Doris Salcedo: The Materiality of Mourning brings together a deeply evocative constellation of recent works by Doris Salcedo (Colombian, b. 1958), the renowned Bogotá-based artist known for her sculptures and public installations that respond to the testimonies of survivors and victims of political violence. Evoking themes such as the lasting grief of war, Salcedo’s works honor, acknowledge, and mourn those lost to oppression and political violence in Colombia and beyond. The pieces also address 20th-century preoccupation with materiality and the object; however, Salcedo’s artistic process is distinctive in the way it fuses painstaking research with works fastidiously made by hand.
The Materiality of Mourning features four separate installations, with a number of Salcedo’s works created between 2001 and today. These include the Harvard Art Museums’ recent acquisition, A Flor de Piel (2013), which will be shown publicly for the first time in this exhibition. A room-size tapestry comprised of thousands of preserved hand-sewn red rose petals, the work is intended as a shroud for a nurse who was tortured to death in the Colombian war.
Additional objects on view include a selection of Salcedo’s seminal sculptures, on loan from private and public collections as well as from the artist herself. Several works incorporate domestic furniture in unsettling configurations. Thou-less (2001–02), for instance, is comprised of carved, stainless steel chairs that are at once familiar and strange. Other works highlight how Salcedo has recently pushed her commitment to materiality and its expressive possibilities to new extremes. These include four works from the Disremembered series, individual ephemeral blouse-like sculptures that are constructed of handwoven silk threads filled with tiny needles. Each Disremembered sculpture provides a spectral contrast to Salcedo’s dense physically imposing works, such as the two Untitled furniture pieces (2008) made of wood, metal, and concrete—with a combined weight of over 1,800 pounds—that will also be shown in the exhibition.
The accompanying illustrated catalogue, published by the Harvard Art Museums and distributed by Yale University Press, draws on more than a decade of research by exhibition curator Mary Schneider Enriquez, who delves into Salcedo’s complex artistic practice, the significance of materiality, and the political context informing her work. An essay by conservation scientist Narayan Khandekar explores the artist’s use of organic and nontraditional materials, particularly with regard to the conservation challenges they pose. The catalogue also includes a contribution from Salcedo herself, reflecting on the philosophical underpinnings of her work and on her decision to remain working in her native Colombia.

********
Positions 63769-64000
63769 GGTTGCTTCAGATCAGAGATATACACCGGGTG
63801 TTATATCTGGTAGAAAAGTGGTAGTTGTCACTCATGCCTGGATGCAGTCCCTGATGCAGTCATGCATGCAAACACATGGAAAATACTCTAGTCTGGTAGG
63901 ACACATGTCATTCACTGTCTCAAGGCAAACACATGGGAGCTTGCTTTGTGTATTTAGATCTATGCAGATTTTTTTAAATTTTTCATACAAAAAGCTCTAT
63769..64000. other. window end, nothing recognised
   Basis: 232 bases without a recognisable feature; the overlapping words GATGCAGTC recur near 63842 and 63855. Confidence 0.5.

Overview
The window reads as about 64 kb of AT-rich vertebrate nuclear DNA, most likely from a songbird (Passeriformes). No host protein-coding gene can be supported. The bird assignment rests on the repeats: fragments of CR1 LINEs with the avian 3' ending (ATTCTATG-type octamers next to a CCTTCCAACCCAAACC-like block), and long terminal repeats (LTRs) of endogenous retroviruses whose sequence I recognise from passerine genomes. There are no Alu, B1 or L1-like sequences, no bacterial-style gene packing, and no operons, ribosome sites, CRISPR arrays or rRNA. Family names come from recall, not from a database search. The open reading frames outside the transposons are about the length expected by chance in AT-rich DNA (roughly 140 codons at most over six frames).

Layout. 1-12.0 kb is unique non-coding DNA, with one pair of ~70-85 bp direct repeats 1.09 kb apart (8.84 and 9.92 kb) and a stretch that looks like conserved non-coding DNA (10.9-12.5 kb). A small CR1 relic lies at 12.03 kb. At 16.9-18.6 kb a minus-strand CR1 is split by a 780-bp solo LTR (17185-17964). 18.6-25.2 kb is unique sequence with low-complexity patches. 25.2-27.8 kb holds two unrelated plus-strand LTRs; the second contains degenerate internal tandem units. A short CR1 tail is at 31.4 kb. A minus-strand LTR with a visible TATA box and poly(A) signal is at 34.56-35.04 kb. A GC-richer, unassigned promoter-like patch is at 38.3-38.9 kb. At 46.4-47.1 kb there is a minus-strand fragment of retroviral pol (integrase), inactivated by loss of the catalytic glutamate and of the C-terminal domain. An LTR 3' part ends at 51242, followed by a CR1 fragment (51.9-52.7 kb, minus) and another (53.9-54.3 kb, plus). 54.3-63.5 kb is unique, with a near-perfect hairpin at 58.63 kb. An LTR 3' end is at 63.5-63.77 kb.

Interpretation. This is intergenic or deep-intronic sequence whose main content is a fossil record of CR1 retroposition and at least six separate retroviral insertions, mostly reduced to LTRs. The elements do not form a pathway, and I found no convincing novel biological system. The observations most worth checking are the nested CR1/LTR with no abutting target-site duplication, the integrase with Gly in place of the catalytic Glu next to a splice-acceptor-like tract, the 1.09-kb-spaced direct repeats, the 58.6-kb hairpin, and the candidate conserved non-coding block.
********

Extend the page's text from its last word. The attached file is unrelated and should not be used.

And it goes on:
Organized by the Harvard Art Museums. Curated by Mary Schneider Enriquez, Houghton Associate Curator of Modern and Contemporary Art at the Harvard Art Museums.
The exhibition is made possible by the Nancy A. Nasher and David J. Haemisegger Family, the Charles O. Wood III and Miriam M. Wood Foundation, Marguerite Steed Hoffman and Thomas W. Lentz, Catherine Marcus Rose and William Rose, Bridgitt and Bruce Evans, Mark N. Diker and Deborah A. Colson, and Elaine Levin. In addition, the following endowed funds have provided crucial support: the Agnes Gund Fund for Modern and Contemporary Art; the Alexander S., Robert L., and Bruce A. Beal Exhibition Fund; and the Harvard Art Museums Mellon Publication Funds, including the Henry P. McIlhenny Fund. Modern and contemporary art programs at the Harvard Art Museums are made possible in part by generous support from the Emily Rauh Pulitzer and Joseph Pulitzer, Jr., Fund for Modern and Contemporary Art.
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Stories related to Doris Salcedo: The Materiality of Mourning can be found in the museums’ Index magazine. Click on the “exhibition” tag at magazine.harvardartmuseums.org
A special Harvard Art Museums channel on Vimeo dedicated to the exhibition features video interviews of Doris Salcedo and exhibition curator Mary Schneider Enriquez, as well as a recording of the opening celebration discussion between Salcedo, Harvard professor Elaine Scarry, and Schneider Enriquez.